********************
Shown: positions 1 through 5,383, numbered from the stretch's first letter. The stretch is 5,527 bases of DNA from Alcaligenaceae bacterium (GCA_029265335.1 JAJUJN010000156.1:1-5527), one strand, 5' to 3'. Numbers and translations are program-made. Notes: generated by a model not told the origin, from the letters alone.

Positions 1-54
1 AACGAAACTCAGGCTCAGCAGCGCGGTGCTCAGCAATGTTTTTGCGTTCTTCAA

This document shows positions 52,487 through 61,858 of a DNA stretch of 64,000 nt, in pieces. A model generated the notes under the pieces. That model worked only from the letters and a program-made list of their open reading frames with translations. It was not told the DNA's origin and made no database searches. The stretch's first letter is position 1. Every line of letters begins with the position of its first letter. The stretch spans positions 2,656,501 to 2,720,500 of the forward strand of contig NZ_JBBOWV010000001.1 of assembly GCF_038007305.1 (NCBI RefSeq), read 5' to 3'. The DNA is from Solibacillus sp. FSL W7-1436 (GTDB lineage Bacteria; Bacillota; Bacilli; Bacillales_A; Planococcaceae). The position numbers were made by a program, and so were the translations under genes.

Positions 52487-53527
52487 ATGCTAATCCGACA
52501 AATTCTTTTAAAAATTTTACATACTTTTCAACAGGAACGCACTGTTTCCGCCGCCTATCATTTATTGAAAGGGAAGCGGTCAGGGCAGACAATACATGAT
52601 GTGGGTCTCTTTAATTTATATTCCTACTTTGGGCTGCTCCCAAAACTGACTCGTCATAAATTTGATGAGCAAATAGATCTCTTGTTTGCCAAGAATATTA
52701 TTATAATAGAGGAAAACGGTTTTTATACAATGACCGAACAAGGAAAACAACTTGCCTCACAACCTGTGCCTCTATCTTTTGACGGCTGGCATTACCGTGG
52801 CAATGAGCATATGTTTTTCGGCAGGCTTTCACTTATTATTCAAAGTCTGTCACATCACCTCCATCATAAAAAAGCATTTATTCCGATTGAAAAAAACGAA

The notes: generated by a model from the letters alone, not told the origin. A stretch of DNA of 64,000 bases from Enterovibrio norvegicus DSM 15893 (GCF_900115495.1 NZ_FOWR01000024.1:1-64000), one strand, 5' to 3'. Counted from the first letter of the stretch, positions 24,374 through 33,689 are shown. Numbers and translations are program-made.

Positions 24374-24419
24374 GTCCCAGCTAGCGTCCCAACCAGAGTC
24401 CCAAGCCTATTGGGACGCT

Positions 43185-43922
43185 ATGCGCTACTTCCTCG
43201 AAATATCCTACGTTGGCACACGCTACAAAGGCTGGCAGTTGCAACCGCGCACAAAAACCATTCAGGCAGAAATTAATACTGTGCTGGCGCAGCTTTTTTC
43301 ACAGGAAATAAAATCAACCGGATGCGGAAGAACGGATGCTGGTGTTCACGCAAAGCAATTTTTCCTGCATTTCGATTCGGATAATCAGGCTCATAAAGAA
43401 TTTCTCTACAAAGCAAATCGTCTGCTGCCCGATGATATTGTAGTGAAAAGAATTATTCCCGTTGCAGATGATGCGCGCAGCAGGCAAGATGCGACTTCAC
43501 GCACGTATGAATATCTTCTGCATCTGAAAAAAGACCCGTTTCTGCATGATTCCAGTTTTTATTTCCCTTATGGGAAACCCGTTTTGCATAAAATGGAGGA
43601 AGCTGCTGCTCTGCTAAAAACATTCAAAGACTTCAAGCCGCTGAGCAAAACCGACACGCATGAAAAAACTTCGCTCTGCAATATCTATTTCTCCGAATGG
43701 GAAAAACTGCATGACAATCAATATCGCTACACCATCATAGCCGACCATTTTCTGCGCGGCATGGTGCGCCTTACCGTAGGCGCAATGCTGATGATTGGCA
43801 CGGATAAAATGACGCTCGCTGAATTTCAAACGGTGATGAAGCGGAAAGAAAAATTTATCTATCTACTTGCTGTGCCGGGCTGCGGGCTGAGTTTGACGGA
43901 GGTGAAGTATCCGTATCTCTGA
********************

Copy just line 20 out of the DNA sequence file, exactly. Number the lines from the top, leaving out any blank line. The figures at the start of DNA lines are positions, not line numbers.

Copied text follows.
43501 GCACGTATGAATATCTTCTGCATCTGAAAAAAGACCCGTTTCTGCATGATTCCAGTTTTTATTTCCCTTATGGGAAACCCGTTTTGCATAAAATGGAGGA